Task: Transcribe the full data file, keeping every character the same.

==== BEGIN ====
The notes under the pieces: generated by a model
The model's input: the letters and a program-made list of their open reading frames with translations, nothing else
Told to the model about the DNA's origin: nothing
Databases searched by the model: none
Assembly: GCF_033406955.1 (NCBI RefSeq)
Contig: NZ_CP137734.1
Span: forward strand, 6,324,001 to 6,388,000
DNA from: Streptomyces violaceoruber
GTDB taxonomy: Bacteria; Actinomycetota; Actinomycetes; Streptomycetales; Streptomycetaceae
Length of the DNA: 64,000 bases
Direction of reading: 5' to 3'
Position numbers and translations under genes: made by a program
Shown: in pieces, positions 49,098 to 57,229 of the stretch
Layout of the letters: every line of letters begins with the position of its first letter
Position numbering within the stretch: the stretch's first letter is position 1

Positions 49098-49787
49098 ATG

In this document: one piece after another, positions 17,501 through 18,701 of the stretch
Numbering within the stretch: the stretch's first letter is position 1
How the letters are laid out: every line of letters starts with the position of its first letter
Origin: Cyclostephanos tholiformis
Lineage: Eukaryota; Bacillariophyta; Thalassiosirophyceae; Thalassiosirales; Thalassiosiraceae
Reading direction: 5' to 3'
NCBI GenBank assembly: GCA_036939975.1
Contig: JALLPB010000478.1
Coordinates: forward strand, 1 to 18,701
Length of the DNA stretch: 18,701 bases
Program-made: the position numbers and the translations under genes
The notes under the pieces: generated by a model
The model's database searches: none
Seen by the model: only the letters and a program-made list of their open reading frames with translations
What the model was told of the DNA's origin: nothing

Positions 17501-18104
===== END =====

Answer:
The notes under the pieces: generated by a model
The model's input: the letters and a program-made list of their open reading frames with translations, nothing else
Told to the model about the DNA's origin: nothing
Databases searched by the model: none
Assembly: GCF_033406955.1 (NCBI RefSeq)
Contig: NZ_CP137734.1
Span: forward strand, 6,324,001 to 6,388,000
DNA from: Streptomyces violaceoruber
GTDB taxonomy: Bacteria; Actinomycetota; Actinomycetes; Streptomycetales; Streptomycetaceae
Length of the DNA: 64,000 bases
Direction of reading: 5' to 3'
Position numbers and translations under genes: made by a program
Shown: in pieces, positions 49,098 to 57,229 of the stretch
Layout of the letters: every line of letters begins with the position of its first letter
Position numbering within the stretch: the stretch's first letter is position 1

Positions 49098-49787
49098 ATG

In this document: one piece after another, positions 17,501 through 18,701 of the stretch
Numbering within the stretch: the stretch's first letter is position 1
How the letters are laid out: every line of letters starts with the position of its first letter
Origin: Cyclostephanos tholiformis
Lineage: Eukaryota; Bacillariophyta; Thalassiosirophyceae; Thalassiosirales; Thalassiosiraceae
Reading direction: 5' to 3'
NCBI GenBank assembly: GCA_036939975.1
Contig: JALLPB010000478.1
Coordinates: forward strand, 1 to 18,701
Length of the DNA stretch: 18,701 bases
Program-made: the position numbers and the translations under genes
The notes under the pieces: generated by a model
The model's database searches: none
Seen by the model: only the letters and a program-made list of their open reading frames with translations
What the model was told of the DNA's origin: nothing

Positions 17501-18104